Thanks to a recent discussion with Mulluane from Dragons, Heroes and Wizards over at Pinterest, I’ve been thinking about this book, one of my all-time favorites, and one of my rare multiple re-reads. I think I revisited it almost as much as I did Lord of the Rings, which is interesting, since Dune might very well be my iconic science fiction book, as LOTR is for fantasy.
Interesting because – and that was part of the discussion I mentioned above – Dune‘s genre has long been the subject of debate, my idea being that it stands on some undefined middle ground between the two: the action unfolds in a very distant future and concerns a vast galactic empire, spanned by ships that travel enormous distances almost in the wink of an eye, and yet the technology is… subdued, for want of a better word, and is never the focus of the story. Many references are made to the Butlerian Jihad, the movement that banned the use of computers and stressed the powers of the human mind, and such powers are reflected in the use of Mentats – humans who have been trained in logical thought – and the abilities of the Bene Gesserit, the all-female secret society working, slowly but surely, toward their mysterious goals.
These elements, coupled with the murderous political intrigue that constitutes the backbone of the story, the internal strife between the Empire’s noble houses and the amazing world-building underlying the concept of Arrakis, the desert world, would not be out of place in a fantasy novel, and the same can be said about the protagonist’s story-arc: Paul Atreides/Muad’Dib goes from sheltered heir of House Atreides to religious leader of an oppressed people seeking freedom, passing though the harrowing grind of loss and betrayal. Moreover, there is a heavy emphasis on esoteric powers, prophecies and melange-induced prescience: all concepts that can be found in many fantasy storylines…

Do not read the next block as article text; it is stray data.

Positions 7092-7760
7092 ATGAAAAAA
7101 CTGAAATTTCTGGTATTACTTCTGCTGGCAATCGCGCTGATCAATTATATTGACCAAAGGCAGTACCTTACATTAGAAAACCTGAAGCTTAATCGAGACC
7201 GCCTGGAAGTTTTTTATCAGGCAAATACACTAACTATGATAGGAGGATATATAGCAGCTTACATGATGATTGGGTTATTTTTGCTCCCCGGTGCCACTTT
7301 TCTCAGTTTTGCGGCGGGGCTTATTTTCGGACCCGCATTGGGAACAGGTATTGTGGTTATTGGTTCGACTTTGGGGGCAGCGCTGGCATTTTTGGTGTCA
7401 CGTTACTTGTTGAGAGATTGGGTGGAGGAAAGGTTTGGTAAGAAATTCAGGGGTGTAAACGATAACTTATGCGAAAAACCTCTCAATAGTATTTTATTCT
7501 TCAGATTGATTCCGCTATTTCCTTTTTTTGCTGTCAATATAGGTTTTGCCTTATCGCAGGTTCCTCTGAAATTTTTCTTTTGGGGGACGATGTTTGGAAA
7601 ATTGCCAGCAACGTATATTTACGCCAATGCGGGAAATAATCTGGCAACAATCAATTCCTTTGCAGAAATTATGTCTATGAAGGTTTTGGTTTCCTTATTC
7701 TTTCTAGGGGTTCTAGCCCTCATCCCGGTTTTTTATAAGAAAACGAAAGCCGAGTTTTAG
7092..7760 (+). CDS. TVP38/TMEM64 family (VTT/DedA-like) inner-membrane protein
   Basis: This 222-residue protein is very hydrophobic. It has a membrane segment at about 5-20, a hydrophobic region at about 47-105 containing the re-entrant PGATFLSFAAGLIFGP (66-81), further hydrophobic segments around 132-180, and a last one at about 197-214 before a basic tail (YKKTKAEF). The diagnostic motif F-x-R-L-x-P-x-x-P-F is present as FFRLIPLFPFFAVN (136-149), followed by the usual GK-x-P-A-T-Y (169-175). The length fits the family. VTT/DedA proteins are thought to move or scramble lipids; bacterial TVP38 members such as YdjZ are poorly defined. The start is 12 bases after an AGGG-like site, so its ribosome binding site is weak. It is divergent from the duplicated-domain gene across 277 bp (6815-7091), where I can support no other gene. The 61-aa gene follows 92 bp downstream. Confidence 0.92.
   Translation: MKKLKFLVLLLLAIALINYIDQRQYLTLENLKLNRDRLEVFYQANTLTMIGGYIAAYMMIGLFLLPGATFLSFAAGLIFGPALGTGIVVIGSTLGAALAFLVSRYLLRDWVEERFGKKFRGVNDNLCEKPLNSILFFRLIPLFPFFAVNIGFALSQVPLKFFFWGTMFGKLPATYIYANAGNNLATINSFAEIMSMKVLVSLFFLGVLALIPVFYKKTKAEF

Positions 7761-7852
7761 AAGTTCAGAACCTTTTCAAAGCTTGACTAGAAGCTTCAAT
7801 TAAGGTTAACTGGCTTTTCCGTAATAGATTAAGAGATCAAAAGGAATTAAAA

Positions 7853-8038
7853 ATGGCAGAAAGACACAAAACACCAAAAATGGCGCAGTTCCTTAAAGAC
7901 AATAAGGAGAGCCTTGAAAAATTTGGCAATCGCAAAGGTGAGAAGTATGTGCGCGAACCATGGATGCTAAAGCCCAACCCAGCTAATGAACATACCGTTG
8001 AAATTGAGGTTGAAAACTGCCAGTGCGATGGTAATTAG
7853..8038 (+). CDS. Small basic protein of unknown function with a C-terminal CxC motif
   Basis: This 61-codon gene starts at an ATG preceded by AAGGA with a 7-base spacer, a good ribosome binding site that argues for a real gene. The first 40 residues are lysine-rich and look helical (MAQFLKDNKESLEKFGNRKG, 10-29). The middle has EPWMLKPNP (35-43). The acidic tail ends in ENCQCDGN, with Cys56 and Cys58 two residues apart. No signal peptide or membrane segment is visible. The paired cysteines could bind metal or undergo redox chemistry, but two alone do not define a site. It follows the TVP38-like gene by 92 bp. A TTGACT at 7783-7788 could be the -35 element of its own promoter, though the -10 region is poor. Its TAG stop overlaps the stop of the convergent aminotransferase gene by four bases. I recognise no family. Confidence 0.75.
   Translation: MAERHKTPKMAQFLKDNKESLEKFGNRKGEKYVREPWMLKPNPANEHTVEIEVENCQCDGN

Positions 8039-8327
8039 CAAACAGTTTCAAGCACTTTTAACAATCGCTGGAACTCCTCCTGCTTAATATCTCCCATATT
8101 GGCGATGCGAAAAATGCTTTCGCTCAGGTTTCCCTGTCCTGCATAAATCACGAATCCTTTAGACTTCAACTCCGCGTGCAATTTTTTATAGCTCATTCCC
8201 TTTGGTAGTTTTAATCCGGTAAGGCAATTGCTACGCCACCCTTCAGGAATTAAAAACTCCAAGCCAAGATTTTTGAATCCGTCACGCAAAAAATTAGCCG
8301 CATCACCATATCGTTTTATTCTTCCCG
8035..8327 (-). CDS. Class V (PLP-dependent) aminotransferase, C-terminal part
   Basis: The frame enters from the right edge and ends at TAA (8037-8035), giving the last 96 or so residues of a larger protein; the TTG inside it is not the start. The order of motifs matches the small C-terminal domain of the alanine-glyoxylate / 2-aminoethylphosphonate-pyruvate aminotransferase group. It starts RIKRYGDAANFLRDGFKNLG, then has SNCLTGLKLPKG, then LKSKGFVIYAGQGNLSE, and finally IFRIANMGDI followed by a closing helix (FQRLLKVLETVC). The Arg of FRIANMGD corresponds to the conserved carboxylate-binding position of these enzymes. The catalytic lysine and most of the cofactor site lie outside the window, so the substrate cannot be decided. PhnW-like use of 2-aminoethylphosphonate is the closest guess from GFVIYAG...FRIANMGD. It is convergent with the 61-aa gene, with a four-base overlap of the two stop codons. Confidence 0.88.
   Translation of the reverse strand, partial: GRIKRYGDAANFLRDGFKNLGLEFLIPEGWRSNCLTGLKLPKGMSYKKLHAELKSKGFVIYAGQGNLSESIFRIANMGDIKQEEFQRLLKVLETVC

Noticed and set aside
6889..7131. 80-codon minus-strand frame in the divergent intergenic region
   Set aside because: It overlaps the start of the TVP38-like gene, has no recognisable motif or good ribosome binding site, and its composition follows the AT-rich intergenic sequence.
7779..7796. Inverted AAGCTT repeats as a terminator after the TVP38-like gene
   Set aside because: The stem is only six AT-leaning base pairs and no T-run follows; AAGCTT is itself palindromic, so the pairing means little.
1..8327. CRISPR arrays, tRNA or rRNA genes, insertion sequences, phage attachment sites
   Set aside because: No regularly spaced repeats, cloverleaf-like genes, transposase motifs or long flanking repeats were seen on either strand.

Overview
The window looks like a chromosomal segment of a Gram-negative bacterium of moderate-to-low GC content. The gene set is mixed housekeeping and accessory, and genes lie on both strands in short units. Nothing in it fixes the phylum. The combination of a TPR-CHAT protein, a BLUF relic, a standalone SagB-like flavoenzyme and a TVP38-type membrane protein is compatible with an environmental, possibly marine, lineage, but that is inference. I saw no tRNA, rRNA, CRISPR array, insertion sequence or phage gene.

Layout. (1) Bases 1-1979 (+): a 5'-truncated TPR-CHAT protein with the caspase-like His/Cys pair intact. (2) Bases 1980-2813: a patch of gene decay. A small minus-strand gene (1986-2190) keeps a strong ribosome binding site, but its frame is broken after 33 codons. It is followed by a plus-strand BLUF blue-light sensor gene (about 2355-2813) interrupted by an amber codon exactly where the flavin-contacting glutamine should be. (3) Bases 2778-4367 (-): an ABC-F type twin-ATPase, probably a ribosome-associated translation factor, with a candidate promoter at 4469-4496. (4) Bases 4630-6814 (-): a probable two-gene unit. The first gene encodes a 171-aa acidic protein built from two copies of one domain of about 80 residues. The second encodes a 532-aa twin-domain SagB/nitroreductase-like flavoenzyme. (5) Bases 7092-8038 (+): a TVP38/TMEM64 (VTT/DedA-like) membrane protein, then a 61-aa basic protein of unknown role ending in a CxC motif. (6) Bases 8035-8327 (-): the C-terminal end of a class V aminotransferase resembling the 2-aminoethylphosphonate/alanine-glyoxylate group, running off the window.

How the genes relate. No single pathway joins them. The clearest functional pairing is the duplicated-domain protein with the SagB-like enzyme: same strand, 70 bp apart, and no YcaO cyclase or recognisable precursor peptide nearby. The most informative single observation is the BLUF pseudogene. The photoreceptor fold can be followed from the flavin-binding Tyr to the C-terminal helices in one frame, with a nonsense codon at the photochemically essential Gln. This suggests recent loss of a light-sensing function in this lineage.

Apart from the debate about genre, that I believe will go on for as long as Dune remains one of the pillars of spec-fic literature (and that’s a good way to label it, nicely skirting the issue…), the question I asked myself is: what makes this book so unforgettable, and what compels me (and others) to go back to it time and time again?
One of the reasons must be its timeless quality: Dune is almost 50 years old, and yet does not show its age, as some of the classics of that period do. Frank Herbert’s language, though sometimes ponderous and convoluted, does not carry a time stamp that immediately identifies it as a product of the mid-sixties. Some of its themes, as well, are even more actual today than they were at the time of the first publication: the war for precious, finite commodities that engenders political schemes and conflicts is something modern readers are acquainted with in many ways.
But I think that the characters are the real magnet of the story: what’s amazing, and also very modern, is that most of them – if not all – are not totally likable people, are not “hero material” according to an old-fashioned, black-and-white concept. And yet we, the readers, root for them and want them to succeed.
Seen through today’s filters, Paul Atreides – who ultimately exploits the Fremen’s desire for freedom riding a corpus of religious legends he tailors after his needs – would not be so different from GRR Martin’s Tyrion Lannister, just to quote one of my favorite examples: not a bad guy, but not a good one either. Just the right blend of light and darkness that makes today’s “heroes” more interesting, and believable, despite the shadows lurking behind their backs.
All of the above are good reasons, granted, but sometimes the need to analyze a story makes us forget the main one: we are captivated by it because it’s a great story, a compelling tale of honor and betrayal, of sacrifice and determination, love, hate, passion and wisdom. And let’s face it, that’s all that matters in the end, isn’t it?